What are you most proud about?

This may reveal a component of your business which is particular value. For example workplace safety may be of prime importance and knowing that you may have a different viewpoint on how the support of services are handled with regards to outages to particular services etc.

Where do you see yourself in five years’ time?

This may give some insight to the roadmap of how your business would like to see itself improve over the next few years. To become a strategic partner how you may need to address your service delivery improvement strategy as well.

This is only a beginning but gives you a sense that you may not need to sit down and pour over a questionnaire which may take hours in its inception. Short meetings in the beginning will allow you to gather some information as well as get some ‘buzz’ on the business side for what you are doing.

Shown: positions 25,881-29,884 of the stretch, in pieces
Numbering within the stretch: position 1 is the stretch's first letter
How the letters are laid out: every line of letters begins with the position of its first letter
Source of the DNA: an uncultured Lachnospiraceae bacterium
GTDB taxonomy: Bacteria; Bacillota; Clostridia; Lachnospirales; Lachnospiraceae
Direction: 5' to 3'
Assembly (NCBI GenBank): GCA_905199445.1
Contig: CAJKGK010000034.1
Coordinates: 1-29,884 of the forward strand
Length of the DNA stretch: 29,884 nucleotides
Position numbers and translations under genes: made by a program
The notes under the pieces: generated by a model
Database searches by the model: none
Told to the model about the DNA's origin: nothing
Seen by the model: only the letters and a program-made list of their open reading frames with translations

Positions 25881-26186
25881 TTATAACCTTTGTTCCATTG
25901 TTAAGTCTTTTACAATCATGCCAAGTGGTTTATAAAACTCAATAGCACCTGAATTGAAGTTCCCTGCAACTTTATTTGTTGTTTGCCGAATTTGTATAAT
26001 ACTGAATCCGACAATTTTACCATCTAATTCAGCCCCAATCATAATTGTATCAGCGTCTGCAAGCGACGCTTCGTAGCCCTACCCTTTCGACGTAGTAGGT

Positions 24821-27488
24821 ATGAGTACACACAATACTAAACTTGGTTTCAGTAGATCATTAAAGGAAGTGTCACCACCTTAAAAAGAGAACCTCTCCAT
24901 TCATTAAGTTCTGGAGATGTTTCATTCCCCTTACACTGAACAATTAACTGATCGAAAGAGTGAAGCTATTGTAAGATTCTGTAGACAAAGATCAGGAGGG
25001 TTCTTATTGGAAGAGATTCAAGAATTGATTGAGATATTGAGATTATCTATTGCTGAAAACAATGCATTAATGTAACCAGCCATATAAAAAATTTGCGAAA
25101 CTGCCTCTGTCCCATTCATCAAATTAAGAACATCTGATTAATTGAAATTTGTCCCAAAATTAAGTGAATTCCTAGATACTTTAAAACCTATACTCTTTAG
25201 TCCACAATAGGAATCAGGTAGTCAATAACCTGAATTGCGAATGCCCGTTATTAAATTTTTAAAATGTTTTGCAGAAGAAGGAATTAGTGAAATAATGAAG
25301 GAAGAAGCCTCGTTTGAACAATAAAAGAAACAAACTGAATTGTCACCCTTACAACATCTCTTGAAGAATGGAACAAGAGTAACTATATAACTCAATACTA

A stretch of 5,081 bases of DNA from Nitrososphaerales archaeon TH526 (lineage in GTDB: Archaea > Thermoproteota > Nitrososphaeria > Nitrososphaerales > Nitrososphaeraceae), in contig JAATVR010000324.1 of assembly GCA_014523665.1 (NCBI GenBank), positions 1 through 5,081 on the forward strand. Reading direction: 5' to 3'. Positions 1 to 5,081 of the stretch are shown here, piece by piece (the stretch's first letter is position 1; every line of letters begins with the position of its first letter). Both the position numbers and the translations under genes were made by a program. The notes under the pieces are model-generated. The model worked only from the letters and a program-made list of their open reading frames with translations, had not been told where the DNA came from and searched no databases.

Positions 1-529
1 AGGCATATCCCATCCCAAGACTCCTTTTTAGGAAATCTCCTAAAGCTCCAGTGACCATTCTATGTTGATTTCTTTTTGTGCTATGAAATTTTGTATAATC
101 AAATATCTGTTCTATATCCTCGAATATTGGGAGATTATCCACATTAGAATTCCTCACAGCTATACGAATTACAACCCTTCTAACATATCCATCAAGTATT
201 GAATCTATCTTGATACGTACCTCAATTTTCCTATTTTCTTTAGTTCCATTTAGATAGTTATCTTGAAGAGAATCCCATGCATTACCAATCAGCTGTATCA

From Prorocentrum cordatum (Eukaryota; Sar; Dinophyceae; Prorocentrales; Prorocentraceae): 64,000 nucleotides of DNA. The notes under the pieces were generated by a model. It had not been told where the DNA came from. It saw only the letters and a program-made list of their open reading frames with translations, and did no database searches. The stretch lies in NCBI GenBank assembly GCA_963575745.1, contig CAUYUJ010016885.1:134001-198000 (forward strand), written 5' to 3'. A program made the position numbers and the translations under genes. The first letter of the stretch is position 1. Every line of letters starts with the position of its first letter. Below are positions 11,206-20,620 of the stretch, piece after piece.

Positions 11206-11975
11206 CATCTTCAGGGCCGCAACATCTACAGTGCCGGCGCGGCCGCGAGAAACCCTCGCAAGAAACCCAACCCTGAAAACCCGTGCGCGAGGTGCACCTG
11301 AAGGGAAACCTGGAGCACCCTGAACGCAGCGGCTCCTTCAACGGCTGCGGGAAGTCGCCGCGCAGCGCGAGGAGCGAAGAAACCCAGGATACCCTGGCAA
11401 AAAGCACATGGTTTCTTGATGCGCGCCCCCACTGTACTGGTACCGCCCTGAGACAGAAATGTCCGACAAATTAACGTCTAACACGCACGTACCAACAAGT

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Tuesday, 5 August 2014

Practice Shouldn’t Always Make Perfect - Using Standard Changes for Break/Fix

When I was younger my parents, teachers, etc. had explained to me that for the most part if you want to be really good at something you need to practice. I would imagine that most people have heard that at some point. Unfortunately from an IT support perspective in some cases we have applied this to operational activities where they really don’t belong.

An example of this is the implementation of a standard or routine change to correct an underlying issue. I know what you are saying, “…surely there must be a problem or some type of investigation for this issue though…right?”